'Love without seeing color': Why this Black family chose to adopt a white baby boy
Human Interest

‘Love without seeing color’: Why this Black family chose to adopt a white baby boy

Keia Jones-Baldwin and her husband, Richardo, are sending a message to the world that love doesn’t see color. The couple have been foster parents for years, and adopted several of their foster children. But it’s their youngest, Princeton, who gets them so much attention: Keia and Richardo are black, while Princeton is white.

Keia and Richardo married in 2010 and wanted to started their family, but Keia suffered from infertility. After going through miscarriages and unsuccessful rounds of IVF, they decided they needed to change their tactics. “Nothing worked,” she told Good Morning America. “It was emotionally draining so we decided to not continue. Our daughter naturally wanted siblings so we looked into foster care.”

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Their oldest daughter, Karleigh, joined the family after she became friends with Zariyah, Keia’s daughter from a previous marriage. “In sixth grade she came over for me to take her to a chorus concert and just never left,” Keia explained. “Her mother fell on hard times and [was] homeless. Karleigh is my child that can make any rainy day bright. She is a joy to be around.” A year after they became Karleigh’s legal guardians, they adopted Ayden, who they had been fostering. He had lived through drug abuse and neglect, and had gone through eight different foster homes before being adopted. But now, he’s part of the Jones-Baldwin family. “Ayden is brilliant. He is just the smartest kid I know,” Keia said to Good Mornina America. “He’s a mama’s boy.”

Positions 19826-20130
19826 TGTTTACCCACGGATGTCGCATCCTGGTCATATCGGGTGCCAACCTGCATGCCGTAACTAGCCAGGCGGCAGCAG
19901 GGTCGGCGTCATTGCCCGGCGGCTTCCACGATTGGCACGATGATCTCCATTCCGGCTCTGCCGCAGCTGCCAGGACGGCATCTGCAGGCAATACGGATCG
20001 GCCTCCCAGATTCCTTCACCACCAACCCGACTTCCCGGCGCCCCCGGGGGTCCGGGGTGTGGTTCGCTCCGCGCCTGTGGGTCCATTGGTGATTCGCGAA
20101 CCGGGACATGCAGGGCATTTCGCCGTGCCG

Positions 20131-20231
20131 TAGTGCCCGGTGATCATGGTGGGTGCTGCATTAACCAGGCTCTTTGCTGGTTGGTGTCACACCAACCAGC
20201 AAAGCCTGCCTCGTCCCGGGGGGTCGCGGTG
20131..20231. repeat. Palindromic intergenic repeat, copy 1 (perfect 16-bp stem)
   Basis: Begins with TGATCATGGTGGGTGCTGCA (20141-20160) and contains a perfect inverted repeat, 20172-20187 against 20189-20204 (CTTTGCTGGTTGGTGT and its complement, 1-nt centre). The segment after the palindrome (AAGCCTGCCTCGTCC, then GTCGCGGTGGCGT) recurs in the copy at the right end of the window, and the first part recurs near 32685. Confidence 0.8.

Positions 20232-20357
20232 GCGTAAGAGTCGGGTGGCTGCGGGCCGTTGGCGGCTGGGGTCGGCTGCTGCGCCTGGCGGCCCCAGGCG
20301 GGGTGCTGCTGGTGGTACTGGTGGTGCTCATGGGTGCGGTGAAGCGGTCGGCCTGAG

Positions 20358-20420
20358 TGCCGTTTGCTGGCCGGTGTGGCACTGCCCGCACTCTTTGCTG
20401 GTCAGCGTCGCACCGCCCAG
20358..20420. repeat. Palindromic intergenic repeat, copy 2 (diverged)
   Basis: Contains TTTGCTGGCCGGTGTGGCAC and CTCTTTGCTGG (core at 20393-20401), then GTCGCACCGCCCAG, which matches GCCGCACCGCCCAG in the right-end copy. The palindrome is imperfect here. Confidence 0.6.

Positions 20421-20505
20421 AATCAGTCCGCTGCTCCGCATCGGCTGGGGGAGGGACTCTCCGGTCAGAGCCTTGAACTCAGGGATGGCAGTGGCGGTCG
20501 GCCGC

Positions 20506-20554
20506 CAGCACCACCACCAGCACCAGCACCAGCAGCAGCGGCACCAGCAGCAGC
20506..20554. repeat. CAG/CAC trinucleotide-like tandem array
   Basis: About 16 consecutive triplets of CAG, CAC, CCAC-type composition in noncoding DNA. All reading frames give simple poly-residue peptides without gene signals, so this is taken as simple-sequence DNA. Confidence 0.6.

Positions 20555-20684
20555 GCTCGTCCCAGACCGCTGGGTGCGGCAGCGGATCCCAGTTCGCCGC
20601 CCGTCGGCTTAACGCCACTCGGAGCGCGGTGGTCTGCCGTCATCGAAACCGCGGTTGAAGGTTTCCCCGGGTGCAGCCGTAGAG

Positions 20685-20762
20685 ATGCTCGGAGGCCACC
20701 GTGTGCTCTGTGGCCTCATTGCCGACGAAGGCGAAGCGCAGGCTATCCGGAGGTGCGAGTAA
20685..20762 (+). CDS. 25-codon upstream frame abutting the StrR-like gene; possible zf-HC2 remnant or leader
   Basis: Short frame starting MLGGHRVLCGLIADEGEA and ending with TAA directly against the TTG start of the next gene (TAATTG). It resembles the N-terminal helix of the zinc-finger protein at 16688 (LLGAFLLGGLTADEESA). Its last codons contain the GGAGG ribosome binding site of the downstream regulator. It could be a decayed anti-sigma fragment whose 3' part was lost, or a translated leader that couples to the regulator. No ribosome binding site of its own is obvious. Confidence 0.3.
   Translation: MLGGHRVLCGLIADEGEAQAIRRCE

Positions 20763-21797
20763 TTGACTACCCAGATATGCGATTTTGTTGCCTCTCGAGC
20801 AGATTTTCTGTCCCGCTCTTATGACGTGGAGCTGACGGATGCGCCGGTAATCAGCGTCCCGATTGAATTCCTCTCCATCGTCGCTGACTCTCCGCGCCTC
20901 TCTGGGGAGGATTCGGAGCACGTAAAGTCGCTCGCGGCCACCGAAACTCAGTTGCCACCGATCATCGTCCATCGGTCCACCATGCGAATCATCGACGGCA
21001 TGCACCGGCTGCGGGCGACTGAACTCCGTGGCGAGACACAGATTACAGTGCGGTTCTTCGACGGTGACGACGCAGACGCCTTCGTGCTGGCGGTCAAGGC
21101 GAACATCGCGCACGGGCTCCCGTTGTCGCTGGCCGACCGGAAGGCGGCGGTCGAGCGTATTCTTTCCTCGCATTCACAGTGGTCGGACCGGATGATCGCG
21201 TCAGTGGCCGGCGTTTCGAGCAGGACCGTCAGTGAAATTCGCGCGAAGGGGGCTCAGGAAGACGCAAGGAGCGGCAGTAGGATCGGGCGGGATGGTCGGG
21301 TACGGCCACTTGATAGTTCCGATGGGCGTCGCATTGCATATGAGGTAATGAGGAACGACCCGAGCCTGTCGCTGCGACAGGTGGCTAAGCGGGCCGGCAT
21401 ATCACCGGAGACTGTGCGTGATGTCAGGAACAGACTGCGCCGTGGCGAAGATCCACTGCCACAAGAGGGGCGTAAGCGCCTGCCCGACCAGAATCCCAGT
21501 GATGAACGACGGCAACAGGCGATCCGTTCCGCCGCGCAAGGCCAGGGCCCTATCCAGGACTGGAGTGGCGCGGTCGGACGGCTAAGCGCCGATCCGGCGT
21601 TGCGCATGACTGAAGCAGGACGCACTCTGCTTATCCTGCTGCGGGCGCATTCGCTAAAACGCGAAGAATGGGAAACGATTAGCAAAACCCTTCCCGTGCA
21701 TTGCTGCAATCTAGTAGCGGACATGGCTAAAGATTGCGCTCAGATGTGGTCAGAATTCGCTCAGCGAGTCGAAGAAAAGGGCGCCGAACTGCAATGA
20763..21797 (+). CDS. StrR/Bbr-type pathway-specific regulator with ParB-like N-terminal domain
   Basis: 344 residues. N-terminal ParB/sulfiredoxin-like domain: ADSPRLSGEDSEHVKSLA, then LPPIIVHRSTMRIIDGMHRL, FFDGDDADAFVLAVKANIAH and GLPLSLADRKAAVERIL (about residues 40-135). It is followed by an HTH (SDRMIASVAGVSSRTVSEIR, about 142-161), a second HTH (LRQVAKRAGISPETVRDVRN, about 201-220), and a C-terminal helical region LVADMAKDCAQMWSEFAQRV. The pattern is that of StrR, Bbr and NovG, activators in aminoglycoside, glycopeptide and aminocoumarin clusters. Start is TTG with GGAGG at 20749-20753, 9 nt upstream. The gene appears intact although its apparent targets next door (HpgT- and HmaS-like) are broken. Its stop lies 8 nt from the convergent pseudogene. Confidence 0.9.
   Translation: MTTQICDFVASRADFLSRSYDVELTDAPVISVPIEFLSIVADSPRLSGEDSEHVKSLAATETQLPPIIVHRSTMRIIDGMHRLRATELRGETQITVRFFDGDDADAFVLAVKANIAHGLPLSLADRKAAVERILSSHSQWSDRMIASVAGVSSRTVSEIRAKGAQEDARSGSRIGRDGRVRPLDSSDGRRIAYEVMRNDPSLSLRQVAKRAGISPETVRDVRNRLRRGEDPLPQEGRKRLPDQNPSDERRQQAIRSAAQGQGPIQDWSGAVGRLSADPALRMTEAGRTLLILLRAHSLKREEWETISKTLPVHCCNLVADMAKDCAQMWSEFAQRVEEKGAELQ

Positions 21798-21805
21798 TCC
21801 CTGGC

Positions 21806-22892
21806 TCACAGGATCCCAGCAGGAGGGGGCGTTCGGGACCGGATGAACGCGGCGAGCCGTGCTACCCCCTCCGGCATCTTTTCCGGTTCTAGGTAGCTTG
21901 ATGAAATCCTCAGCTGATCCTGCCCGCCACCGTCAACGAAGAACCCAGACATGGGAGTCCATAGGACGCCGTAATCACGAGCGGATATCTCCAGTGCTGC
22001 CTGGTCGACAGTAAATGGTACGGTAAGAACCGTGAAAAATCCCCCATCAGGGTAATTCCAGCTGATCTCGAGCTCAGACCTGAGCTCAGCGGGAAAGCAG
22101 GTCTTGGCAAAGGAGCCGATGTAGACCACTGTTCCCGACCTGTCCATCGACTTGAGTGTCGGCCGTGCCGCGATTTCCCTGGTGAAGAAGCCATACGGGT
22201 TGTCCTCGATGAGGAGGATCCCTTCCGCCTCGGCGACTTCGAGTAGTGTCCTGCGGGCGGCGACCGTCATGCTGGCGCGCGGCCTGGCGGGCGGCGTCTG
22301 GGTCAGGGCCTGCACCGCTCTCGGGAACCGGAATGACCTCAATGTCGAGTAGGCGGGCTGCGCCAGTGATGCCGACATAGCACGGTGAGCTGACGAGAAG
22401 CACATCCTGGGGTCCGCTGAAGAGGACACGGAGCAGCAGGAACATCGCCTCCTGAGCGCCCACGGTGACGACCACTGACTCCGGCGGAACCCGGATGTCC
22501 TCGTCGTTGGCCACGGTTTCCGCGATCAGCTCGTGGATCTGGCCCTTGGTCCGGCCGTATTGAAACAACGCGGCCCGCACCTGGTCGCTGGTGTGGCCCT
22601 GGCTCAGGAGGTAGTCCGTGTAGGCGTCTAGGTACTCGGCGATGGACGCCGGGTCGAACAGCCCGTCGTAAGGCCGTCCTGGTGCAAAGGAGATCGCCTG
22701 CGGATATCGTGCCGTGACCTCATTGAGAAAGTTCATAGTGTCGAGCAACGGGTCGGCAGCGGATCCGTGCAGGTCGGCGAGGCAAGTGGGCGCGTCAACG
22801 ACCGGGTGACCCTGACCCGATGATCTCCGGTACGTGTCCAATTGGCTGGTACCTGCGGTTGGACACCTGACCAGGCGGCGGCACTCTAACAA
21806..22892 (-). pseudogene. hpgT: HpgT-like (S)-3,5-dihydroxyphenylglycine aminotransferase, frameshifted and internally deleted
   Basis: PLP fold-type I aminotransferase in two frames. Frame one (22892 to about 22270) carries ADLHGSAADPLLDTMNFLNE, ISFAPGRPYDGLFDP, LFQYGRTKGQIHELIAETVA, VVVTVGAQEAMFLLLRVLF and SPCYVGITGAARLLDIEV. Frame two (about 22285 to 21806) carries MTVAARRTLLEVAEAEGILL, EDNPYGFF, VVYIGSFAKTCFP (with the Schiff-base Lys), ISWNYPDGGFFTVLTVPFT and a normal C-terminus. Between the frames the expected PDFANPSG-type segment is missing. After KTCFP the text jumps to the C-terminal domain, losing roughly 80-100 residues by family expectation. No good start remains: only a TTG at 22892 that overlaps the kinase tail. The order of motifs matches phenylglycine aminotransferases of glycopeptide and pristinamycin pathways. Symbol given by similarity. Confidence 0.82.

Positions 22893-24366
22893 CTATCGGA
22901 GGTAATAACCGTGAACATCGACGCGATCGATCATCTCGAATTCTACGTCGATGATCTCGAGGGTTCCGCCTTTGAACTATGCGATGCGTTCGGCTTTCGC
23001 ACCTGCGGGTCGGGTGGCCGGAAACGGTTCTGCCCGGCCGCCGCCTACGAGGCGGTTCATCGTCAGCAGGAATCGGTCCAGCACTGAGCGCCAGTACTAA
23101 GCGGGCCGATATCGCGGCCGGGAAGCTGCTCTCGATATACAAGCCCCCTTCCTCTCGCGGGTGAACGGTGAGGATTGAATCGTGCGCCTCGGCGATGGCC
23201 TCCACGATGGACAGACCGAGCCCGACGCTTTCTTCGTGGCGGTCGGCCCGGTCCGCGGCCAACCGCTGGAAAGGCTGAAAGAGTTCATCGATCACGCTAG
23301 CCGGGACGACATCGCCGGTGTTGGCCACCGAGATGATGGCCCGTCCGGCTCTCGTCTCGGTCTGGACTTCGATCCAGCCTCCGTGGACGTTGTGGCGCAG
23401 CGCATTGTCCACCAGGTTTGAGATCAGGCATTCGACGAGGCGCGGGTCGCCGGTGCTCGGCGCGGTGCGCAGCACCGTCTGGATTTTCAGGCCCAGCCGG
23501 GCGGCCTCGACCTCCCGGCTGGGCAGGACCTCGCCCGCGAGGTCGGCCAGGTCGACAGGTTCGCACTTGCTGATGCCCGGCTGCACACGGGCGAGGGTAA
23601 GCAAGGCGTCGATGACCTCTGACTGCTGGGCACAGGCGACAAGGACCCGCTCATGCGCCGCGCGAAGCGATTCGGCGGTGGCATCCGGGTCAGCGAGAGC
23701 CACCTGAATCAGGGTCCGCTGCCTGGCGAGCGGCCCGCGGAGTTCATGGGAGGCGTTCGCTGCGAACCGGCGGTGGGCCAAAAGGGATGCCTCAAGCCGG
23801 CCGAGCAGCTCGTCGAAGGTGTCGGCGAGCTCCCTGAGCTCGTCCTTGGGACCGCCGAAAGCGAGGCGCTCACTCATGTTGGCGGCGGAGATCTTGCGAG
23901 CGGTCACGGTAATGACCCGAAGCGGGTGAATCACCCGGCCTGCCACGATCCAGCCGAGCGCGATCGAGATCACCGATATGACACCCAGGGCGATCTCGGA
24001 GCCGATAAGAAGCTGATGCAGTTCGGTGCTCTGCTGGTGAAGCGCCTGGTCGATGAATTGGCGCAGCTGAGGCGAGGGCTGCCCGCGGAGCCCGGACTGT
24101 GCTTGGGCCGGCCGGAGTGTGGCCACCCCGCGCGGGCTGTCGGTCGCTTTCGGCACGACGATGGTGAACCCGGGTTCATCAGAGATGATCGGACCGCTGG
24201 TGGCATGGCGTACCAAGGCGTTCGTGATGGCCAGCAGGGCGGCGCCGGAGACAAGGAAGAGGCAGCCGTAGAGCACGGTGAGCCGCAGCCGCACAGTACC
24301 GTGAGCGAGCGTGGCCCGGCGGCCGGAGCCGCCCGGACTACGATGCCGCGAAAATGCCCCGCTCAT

But then in 2017, they got a call about a newborn baby: Princeton. He was born premature to a mother who had been addicted to drugs, and at first, she got a call from her foster care supervisor asking if she simply could come to the hospital and do skin-to-skin with him. “I put him on my chest for the first time and I never wanted to leave,” Keia said. “He was such a sweet baby.”

 

And though Princeton is the only white child in the family, he is, of course, very much loved. “I tear up just thinking about him. He is very rambunctious. He keeps us on our toes, he keeps us sharp,” Keia told Good Mornina America. “I think the most important thing that he brought to our family is a deeper connection on how to love without seeing color.” Princeton was officially adopted a few weeks ago, and the family has become accustomed to a lot of stares, and a lot of questions.

“We get a lot of stares,” Keia told TODAY. “I’m frequently asked if I’m Princeton’s babysitter. … I get, ‘Why didn’t you let him stay with a family of his own race?'” They even have been accused of kidnapping, and police have been called on the family numerous times.

“We were vacationing in Tennessee and we went to do an old time, Western photo shoot,” Keia recalled in her interview with TODAY. “The girl behind the camera would disappear and then come back. Finally she asked, ‘Is that your baby?’ I told her he was. Then she said, ‘I just took a picture of this baby with his family two weeks ago.’” Another man called the police on her after she got a flat tire, telling authorities she had stolen the car and the baby.

Despite this, Keia says she isn’t bitter and is taking this opportunity to show the world how love transcends race, and the Jones-Baldwin family will continue fostering children of all races. “I don’t look at family as blood. I look at family as love,” she said. “When Princeton came into our lives, he came into our hearts. Love conquers all.”

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